Tuesday, October 28, 2008

Idiotic Headline of the Day: 'Can the 'black Jesus' escape an assassin's bullet? '

Geez, you'd think the United States was overrun by Klansman judging by this hysterical item from the Daily Mail. Two delusional losers threaten Obama we get nonsense like this.
Of still greater concern is the certainty that there are plenty more disaffected young white men out there who harbour the same depth of resentment towards him, and might be considerably more resourceful.

For it is one of the great ironies of this election campaign that, for all his powers to unite America's disparate racial and ethnic groups, Obama has polarised some sections of the public like no candidate before.

Travelling through many states, particularly in the South, it is uncomfortably easy to see why.

The Jim Crow Laws, which kept schools and public buildings segregated until as late as 1965, might have been consigned to a shameful chapter of America's past, yet it remains rare outside the big cities to see mixed-race marriages or mixed-race friendships.

Even among economically hard-pressed and war-weary voters who prefer Obama's promise of 'change' to McCain's own-brand conservatism, the reluctance to see a black man in the White House is palpable.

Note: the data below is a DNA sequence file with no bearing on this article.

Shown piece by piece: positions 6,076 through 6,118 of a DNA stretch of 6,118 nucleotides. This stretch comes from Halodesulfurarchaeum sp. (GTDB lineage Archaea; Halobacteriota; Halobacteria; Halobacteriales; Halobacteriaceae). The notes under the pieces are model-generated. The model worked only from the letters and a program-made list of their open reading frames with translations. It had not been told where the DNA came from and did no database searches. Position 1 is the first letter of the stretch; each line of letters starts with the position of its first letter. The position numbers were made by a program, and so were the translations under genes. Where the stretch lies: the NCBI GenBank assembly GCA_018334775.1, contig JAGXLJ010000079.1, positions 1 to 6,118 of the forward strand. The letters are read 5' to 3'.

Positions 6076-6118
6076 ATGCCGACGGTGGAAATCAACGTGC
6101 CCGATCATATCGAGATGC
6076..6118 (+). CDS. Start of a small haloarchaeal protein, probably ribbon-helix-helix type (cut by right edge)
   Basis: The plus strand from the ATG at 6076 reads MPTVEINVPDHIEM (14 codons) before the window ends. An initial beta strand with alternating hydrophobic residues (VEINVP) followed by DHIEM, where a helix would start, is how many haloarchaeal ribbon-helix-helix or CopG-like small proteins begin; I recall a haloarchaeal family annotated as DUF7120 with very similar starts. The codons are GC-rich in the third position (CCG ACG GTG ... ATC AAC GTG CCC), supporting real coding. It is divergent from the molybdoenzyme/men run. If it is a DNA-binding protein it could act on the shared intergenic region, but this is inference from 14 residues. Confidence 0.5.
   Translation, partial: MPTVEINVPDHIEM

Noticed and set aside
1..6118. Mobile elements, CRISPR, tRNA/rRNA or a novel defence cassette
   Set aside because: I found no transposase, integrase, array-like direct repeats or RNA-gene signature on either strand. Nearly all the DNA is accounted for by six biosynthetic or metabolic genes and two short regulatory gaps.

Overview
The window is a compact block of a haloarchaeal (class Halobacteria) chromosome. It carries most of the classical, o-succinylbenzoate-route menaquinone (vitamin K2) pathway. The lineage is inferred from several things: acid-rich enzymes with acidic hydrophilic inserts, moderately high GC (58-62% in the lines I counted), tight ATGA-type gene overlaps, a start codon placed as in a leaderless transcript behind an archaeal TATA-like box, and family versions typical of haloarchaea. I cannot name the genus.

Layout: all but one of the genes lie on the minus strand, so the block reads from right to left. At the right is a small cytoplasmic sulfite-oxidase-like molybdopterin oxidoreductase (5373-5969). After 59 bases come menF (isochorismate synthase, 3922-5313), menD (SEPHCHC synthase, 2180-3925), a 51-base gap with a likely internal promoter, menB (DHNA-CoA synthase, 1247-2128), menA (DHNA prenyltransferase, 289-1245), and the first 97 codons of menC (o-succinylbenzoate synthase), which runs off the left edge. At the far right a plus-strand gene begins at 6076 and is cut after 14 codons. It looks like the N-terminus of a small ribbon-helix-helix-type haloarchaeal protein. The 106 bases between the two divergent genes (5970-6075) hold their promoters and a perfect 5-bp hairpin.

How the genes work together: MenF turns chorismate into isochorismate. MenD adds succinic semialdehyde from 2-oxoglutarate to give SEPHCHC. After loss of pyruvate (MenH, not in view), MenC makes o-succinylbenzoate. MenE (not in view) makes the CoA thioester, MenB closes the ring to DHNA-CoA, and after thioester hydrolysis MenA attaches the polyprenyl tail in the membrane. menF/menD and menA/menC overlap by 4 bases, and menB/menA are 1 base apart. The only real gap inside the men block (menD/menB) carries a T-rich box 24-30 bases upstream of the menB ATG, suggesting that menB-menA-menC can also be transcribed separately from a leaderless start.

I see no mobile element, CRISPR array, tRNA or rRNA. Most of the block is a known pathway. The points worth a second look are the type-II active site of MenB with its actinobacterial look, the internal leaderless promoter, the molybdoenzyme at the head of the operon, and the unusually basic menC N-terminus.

This intangible feeling of mistrust was summed up in one excruciating vignette when a pollster called on a Virginian family and inquired of the wife whom they would be supporting.

'Who we rootin' for?' the woman shouted to her husband.

'We're backing the n***er,' came the matter-of-fact reply.

In the face of such deeply entrenched prejudice, is it any wonder Obama is routinely - and quite groundlessly - described as a 'Muslim', simply because his middle name is Hussein and he attended an Islamic school for a while as a child, while living with his mother and her second husband in Indonesia?

Or that some believe he plans to run the country with covert advice from black-power extremists such as Nation Of Islam leaders Elijah Muhammad (a near neighbour in Hyde Park) and Louis Farrakhan.

Such rumours - from which McCain has distanced himself, but his running mate Sarah Palin has shamelessly stirred up - play into the hands of a white supremacist movement, which has enjoyed significant support in America since the early 20th century, when the Ku Klux Klan boasted more than four million members.
Of course none of these 'vignettes' of claims about Sarah Palin have any basis in truth, but why bother with the facts when we have hysteria to push?

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